Impacts were delivered with a 40-mph lacrosse ball, timed to the vulnerable period for VF. A chest wall protector or no chest wall protector (control) was randomly assigned to be placed over the chest. Four iterative series of 2 to 4 different chest wall material combinations were assessed. The main outcome measure was induction of VF by chest wall impact.
Results: Of 80 impacts without chest protectors, 43 (54%) resulted in VF. Ventricular fibrillation with chest protectors ranged from a high of 60% to a low of 5%. Of 12 chest protectors assessed, only 3 significantly lowered the risk of VF compared with impacts without chest protectors.
Conclusions: The researchers found that effective protection against VF with certain types of chest wall protection can be achieved in an experimental model of commotio cordis.
2. Nine-year study of US high school soccer injuries: data from a national sports injury surveillance programme
Khodaee M, Currie DW, Asif IM, et al
Br J Sports Med 2017; 51:185-193
The authors so to describe high school soccer injury rates, trends and patterns by type of athlete exposure (AE), position and sex.
This descriptive epidemiological study used data from a large national high school sports injury surveillance programme to describe rates and patterns of soccer-related injuries including concussion sustained from 2005/2006 to 2013/2014. Injury rates are calculated per 1000 AEs.
Results: Injury rates were higher during competition (4.42) than practice (1.05; rate ratio (RR)=4.19; 95% CI 3.98 to 4.41), and in girls (2.33) than boys (1.83; RR=1.27, 95% CI 1.21 to 1.34). Player–player contact was the injury mechanism that led to the most competition injuries, while non-contact injuries were the most common mechanisms among practice injuries. Injury patterns were similar between sexes with respect to position played and location on the field at the time of injury.
3. Physical Exam Risk Factors for Lower Extremity Injury in High School Athletes: A Systematic Review
Onate, James A. PhD, ATC; Everhart, Joshua S. MD; Clifton, Daniel R. MEd, ATC; Best, Thomas M. MD, PhD; Borchers, James R. MD, MPH; Chaudhari, Ajit M.W. PhD
Clinical Journal of Sport Medicine: November 2016 - Volume 26 - Issue 6 - p 435–444
A stated goal of the pre-participation physical evaluation (PPE) is to reduce musculoskeletal injury. The objectives of this study were: (1) identify clinical assessment tools demonstrated to effectively determine lower extremity injury risk in a prospective setting, and (2) critically assess the methodological quality of prospective lower extremity risk assessment studies that use these tools.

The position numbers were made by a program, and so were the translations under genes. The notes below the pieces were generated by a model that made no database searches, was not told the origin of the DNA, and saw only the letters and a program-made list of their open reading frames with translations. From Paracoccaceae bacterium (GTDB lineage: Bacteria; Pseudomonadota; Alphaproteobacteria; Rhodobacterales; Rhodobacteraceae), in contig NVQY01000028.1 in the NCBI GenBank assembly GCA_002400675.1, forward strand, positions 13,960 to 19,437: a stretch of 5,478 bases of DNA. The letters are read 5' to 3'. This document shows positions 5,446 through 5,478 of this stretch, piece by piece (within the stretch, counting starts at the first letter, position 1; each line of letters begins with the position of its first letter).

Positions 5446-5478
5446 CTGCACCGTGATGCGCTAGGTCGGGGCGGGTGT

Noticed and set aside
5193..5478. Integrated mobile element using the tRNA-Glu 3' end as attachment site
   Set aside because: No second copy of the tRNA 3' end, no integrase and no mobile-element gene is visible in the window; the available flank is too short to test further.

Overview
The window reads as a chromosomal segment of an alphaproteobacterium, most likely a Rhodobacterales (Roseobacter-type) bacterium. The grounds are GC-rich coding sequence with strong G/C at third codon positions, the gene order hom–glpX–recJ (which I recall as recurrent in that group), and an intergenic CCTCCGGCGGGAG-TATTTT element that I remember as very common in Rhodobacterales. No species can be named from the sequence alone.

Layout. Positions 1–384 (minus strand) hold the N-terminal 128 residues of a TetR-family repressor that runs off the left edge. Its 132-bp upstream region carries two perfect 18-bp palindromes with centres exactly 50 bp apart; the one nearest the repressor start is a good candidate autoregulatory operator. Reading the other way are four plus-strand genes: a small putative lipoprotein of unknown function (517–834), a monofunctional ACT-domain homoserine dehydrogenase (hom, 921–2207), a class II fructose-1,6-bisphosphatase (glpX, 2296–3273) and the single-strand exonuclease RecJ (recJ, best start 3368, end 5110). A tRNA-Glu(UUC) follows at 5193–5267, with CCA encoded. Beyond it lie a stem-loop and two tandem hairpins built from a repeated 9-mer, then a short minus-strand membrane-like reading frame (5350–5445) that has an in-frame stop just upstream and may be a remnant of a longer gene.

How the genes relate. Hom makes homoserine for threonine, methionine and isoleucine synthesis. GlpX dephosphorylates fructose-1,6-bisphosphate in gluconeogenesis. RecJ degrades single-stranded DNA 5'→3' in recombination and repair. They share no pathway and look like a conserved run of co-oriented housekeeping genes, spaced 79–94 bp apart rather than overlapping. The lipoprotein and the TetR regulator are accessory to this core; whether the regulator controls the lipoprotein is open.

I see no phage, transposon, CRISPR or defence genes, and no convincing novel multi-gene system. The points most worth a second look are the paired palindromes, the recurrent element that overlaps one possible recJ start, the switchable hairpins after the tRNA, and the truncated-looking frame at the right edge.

The authors conducted a systematic review, focused primarily on athletes ages 13 to 19, and looked at PPE screening tools that used methods that did not require highly specialized equipment. Methodological quality was evaluated with a modified physiotherapy evidence database (PEDro) scale.
Main Results: Only nine studies met inclusion criteria. Multidirectional balance and physical maturation status were predictive of overall injury risk; knee hyperextension was predictive of anterior cruciate ligament injury; hip external/internal rotator strength ratio was predictive of patellofemoral pain syndrome; and foot posture index was predictive of ankle sprain.
Conclusions: Minimal prospective evidence supports or refutes the use of the functional musculoskeletal exam portion of the current PPE to assess lower extremity injury risk in high school athletes. Limited evidence does support inclusion of multidirectional balance assessment and physical maturation status in a musculoskeletal exam as both are generalizable risk factors for lower extremity injury.
Meet our New Staff Member!
Please welcome PRiSM’s new Project Coordinator, Heather Schrader. Heather graduated from the University of Wisconsin Oshkosh with a B.S. in Communications. She has worked with The American Cancer Society, The National Association of Minority and Women Owned Law Firms and Best Buddies International and has experience in fundraising, event planning and marketing. In her free time, Heather enjoys playing volleyball as well as hiking with her two dogs, Charlie and Cyclops.